News operation

File:WBTV open.png
Former WBTV News newscast title card.

WBTV presently broadcasts 38½ hours of locally produced newscasts each week (with 6½ hours on weekdays, and three hours each on Saturdays and Sundays); in addition, the station produces an additional 15 hours of newscasts each week for its Bounce TV-affiliated second digital subchannel (in the form of a two-hour extension of WBTV's weekday morning newscast and an hour-long 8 p.m. newscast).

For most of its first 30 years on the air, WBTV's newscasts dominated the Nielsen ratings in the Charlotte market. In addition to its legacy as the state's first television station, it also benefited from its ties to WBT, one of the most respected radio news operations in the Southeastern United States. Channel 3 did not face a serious challenge by any other news-producing station in the market until 1981. That year, Doug Mayes, the station's main anchorman since it began producing daily newscasts in 1952, jumped to WSOC-TV. Mayes said years later that channel 9 offered him a deal that was too lucrative for him to resist, considering that he had kids in college.[16] Jefferson-Pilot management, who only a few years earlier had touted Mayes as part of the station's campaign, "Turn to People You Know," wanted to make its newscasts appeal to a younger audience and made little effort to retain him. Within a few months, WBTV's late-evening newscast lost the lead at 11 p.m. to channel 9, and it would not regain first place in that timeslot until 2004. WSOC-TV gained a large lead in ratings for most other news timeslots beginning in 1990. WBTV returned to a strong position in the late 1990s, culminating in wrestling the #1 spot at noon in 1998 from WSOC-TV. The two stations have gone back and forth at first place in most timeslots since then. During the July 2013 ratings period, WBTV took the lead at noon and 11 p.m., while WSOC led at all other news timeslots.[17] Soon after Raycom took control of the station, WBTV began airing local newscasts and CBS programs in high definition.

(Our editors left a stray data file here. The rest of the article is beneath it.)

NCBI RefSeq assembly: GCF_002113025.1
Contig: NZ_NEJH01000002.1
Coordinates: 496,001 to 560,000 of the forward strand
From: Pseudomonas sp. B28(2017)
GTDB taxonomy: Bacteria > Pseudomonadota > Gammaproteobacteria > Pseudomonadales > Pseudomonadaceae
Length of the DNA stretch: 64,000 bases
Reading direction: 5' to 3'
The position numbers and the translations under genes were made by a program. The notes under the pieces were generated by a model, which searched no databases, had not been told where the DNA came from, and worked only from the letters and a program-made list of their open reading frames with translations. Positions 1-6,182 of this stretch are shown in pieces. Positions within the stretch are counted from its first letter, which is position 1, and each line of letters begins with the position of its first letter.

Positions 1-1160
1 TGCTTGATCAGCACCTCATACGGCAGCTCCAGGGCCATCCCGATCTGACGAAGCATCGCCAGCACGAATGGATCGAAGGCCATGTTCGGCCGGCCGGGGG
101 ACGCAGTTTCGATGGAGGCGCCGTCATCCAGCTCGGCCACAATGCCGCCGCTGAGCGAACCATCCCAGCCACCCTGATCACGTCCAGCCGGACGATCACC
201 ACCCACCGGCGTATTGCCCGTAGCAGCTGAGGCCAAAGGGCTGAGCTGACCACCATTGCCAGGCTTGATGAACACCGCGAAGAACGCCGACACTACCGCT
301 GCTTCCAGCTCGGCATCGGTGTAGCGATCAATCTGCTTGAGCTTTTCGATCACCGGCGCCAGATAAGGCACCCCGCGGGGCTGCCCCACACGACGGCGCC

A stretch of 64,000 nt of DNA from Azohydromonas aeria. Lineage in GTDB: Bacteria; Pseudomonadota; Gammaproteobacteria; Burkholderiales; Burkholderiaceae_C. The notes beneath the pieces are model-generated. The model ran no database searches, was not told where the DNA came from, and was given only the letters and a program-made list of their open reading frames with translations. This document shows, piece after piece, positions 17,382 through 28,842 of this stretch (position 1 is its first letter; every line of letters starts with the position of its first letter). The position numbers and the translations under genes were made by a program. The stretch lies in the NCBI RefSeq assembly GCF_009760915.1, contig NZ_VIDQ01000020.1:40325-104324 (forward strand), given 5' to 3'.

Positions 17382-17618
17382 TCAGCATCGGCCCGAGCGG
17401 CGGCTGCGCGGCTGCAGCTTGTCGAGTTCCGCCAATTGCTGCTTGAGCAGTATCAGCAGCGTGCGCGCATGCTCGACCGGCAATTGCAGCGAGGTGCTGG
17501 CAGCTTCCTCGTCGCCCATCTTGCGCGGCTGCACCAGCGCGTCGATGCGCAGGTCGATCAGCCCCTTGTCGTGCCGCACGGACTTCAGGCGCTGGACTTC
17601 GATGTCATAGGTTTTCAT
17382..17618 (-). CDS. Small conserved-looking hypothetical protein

Diana Williams (now at WABC-TV in New York City) served as an anchor at WBTV during the early 1980s; she was succeeded as the station's main female anchor by Sara James (now a reporter for Dateline NBC). Following the 2005 retirement of longtime WSOC anchorman Bill Walker, WBTV has billed lead anchor Paul Cameron as "The Voice of Experience." Cameron joined WBTV in 1981 as the station's sports director, and then succeeded longtime anchor Bob Inman upon his retirement in 1996. He is only the third main anchor in the station's history, following Mayes and Inman. Prior to joining, evening anchor Maureen O'Boyle, a Charlotte native and graduate of West Charlotte High School, served as anchor of the syndicated newsmagazines A Current Affair and Extra. Morning and midday anchor John Carter formerly served as a North Carolina state senator prior to joining the station. Other notable on-air personalities include Western bureau chief Steve Ohnesorge, who started as a photographer at WBTV in 1975.